Are Wells Fargo’s Sinking Margins Indicative of a Dangerous Industry Trend?
By setting aside less money to cover bad loans, Wells Fargo (NYSE:WFC) was able to break profit records in the most recent quarter, the bank reported Friday. Coupled with an increase in revenue from mortgage fees, the change boosted profit 24 percent in the three months ended in December.
However, shares are trading lower on Friday as the bank reported that it made fewer mortgage loans in the third quarter and net interest margin declined.
Revenue from mortgage fees rose 30 percent from the year-earlier period in the fourth quarter to $3.1 billion as homeowners took advantage of low interest rates to refinance their homes. But the lower rates that are spurring refinancing are also responsible for the smaller margins that have investors concerned.
Furthermore, the bank had $81 billion in unclosed home loans at the end of the fourth quarter, down from $97 billion in the previous quarter, and issued $125 billion in mortgages in the fourth quarter, down from $139 billion in the third quarter…
Seasonal trends may be partly to blame — home sales tend to decline in the winter — but industry watchers are concerned that the decline might indicate a larger trend as the rate of homeowners seeking refinancing slows.
It’s a double-edged sword, because while banks are relying on refinancing revenues during a time when fewer people are buying homes, margins on refinanced mortgages are shrinking, as owners pay down older loans that had higher interest rates. Wells Fargo’s net interest margin fell to 3.56 percent in the quarter, from 3.66 percent a year earlier.
The one silver lining to this refinancing trend is that it makes it easier for borrowers to come up with the funds to make their payments on time. As a result, Wells Fargo’s provision for loan losses fell from about $2 billion to $1.8 billion.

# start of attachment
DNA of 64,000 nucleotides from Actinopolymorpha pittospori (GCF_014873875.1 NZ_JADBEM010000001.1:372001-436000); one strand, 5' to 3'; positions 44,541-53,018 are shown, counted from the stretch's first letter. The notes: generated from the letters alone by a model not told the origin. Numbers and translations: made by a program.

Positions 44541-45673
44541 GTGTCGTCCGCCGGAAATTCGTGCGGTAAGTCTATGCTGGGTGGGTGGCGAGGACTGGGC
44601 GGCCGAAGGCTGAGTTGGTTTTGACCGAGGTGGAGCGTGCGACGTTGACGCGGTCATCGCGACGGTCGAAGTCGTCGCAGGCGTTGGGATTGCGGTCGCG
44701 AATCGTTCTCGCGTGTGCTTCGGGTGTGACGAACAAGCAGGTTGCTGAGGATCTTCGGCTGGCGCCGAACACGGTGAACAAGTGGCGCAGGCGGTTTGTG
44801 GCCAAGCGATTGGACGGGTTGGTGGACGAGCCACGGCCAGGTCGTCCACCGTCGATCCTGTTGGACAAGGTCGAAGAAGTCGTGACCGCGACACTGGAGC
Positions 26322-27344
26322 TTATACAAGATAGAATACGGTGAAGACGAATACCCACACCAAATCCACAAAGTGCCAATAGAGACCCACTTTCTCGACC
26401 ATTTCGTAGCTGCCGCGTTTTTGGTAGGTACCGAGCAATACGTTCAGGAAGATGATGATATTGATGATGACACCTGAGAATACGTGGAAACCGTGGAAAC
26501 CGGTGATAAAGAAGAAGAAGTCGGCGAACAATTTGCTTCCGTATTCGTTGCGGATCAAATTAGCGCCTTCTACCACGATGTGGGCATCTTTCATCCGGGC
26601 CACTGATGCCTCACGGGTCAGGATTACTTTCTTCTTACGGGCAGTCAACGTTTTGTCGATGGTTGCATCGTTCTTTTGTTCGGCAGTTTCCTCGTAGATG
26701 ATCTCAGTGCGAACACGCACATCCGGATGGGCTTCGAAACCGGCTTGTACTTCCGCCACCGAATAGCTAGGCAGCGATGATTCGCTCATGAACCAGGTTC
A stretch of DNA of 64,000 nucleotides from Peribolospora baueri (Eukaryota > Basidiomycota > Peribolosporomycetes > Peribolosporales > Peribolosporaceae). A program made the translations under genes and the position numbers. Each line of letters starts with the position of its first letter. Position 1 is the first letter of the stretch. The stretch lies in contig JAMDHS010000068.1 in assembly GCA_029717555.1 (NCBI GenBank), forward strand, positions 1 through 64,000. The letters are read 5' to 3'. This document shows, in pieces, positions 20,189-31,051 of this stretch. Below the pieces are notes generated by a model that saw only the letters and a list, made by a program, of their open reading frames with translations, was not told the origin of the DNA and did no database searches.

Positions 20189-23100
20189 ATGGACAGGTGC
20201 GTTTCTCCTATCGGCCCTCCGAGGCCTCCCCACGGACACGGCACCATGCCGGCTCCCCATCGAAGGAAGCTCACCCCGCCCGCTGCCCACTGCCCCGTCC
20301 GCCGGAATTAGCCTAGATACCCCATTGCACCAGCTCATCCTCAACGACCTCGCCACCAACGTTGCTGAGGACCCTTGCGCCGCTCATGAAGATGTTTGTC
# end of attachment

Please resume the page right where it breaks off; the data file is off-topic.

And while margins may be down, net income is still up a whopping $1 billion in the last year. Net income for the October through December quarter was $5.1 billion, or 91 cents a share, compared to $4.1 billion, or 73 cents a share, in the year-ending quarter in 2011…
Overall, Wells Fargo is reporting more upside than downside, but investors seem concerned that it won’t last if margins continue to shrink, ultimately taking a toll on mortgage revenue.
Wells Fargo was the first big U.S. bank to report fourth-quarter results. Investors are now looking forward to reports next week from Bank of America (NYSE:BAC), Citigroup (NYSE:C), and particularly JPMorgan (NYSE:JPM), the country’s second-biggest lender with a 10 percent market share.
In next week’s reports, margins will again be an area of close scrutiny, as they can be indicative of future growth or declines. However, though undeniably important, mortgages won’t likely be given the same weight in future reports as they were with Wells Fargo. And that’s because Wells Fargo was the top U.S. mortgage lender in 2012, with roughly three times the market share of JPMorgan. No major bank relies more heavily on mortgage revenues than does Wells Fargo, which means any dip in revenues from that sector is more strongly felt by Wells Fargo than by competitors.
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